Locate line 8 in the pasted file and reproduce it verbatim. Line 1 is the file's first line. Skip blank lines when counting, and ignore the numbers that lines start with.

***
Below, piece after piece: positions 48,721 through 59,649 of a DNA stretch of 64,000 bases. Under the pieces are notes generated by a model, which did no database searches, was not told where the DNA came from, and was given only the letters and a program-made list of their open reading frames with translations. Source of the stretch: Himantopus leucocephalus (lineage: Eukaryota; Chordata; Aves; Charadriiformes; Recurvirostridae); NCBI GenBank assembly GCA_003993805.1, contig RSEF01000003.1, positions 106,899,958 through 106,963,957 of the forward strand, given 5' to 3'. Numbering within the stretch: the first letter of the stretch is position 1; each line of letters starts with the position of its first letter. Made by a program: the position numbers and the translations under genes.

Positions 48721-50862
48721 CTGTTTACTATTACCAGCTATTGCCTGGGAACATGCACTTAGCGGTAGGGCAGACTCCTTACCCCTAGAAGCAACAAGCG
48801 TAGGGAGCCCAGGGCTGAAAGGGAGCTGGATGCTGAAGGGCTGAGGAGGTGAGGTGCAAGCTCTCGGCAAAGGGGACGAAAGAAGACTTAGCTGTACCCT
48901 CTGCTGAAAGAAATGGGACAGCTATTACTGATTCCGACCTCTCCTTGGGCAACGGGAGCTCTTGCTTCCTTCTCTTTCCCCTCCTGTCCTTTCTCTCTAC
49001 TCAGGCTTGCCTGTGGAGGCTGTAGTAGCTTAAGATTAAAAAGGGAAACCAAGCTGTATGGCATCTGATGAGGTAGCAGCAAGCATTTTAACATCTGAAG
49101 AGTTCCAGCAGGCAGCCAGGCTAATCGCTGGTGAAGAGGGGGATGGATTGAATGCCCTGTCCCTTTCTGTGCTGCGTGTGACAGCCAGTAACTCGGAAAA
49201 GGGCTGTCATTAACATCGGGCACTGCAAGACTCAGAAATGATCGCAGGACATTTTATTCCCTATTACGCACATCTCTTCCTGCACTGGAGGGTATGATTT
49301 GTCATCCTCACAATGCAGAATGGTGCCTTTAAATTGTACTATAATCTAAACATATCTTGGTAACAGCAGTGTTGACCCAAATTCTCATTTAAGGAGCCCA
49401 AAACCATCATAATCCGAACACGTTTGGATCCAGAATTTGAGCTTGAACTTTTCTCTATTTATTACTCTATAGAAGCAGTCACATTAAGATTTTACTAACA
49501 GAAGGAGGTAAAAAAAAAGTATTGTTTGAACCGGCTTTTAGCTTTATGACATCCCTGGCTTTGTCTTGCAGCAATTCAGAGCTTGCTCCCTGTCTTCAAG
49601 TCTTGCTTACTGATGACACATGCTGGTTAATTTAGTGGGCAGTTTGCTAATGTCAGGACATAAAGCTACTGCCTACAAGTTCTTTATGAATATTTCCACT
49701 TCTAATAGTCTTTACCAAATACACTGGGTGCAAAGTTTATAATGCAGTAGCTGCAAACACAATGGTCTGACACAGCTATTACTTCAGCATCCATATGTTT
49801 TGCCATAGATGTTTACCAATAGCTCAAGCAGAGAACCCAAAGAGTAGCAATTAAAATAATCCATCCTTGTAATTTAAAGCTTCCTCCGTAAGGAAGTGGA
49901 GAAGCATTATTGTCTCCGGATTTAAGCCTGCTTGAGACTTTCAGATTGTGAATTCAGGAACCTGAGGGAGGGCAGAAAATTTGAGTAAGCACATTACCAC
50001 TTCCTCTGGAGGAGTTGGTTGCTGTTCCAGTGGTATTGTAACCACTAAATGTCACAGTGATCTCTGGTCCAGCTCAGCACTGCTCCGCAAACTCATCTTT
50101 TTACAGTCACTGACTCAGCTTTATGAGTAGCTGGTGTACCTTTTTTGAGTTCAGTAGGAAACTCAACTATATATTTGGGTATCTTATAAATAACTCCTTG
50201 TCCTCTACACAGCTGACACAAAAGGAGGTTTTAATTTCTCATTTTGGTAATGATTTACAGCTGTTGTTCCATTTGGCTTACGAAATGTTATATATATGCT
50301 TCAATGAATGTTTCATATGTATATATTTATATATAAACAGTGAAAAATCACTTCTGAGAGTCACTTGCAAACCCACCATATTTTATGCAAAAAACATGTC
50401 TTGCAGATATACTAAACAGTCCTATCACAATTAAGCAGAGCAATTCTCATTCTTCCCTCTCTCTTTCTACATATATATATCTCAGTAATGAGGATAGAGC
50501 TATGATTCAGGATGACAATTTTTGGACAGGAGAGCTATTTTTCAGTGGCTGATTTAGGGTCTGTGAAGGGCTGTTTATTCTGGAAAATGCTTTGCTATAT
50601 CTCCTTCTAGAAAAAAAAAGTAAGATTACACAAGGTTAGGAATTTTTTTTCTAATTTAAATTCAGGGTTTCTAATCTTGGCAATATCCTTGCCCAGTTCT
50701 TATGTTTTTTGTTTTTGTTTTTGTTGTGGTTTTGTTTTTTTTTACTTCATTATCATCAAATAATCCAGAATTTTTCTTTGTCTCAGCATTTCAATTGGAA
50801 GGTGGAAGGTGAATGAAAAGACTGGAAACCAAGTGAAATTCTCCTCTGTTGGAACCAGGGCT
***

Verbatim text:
49201 GGGCTGTCATTAACATCGGGCACTGCAAGACTCAGAAATGATCGCAGGACATTTTATTCCCTATTACGCACATCTCTTCCTGCACTGGAGGGTATGATTT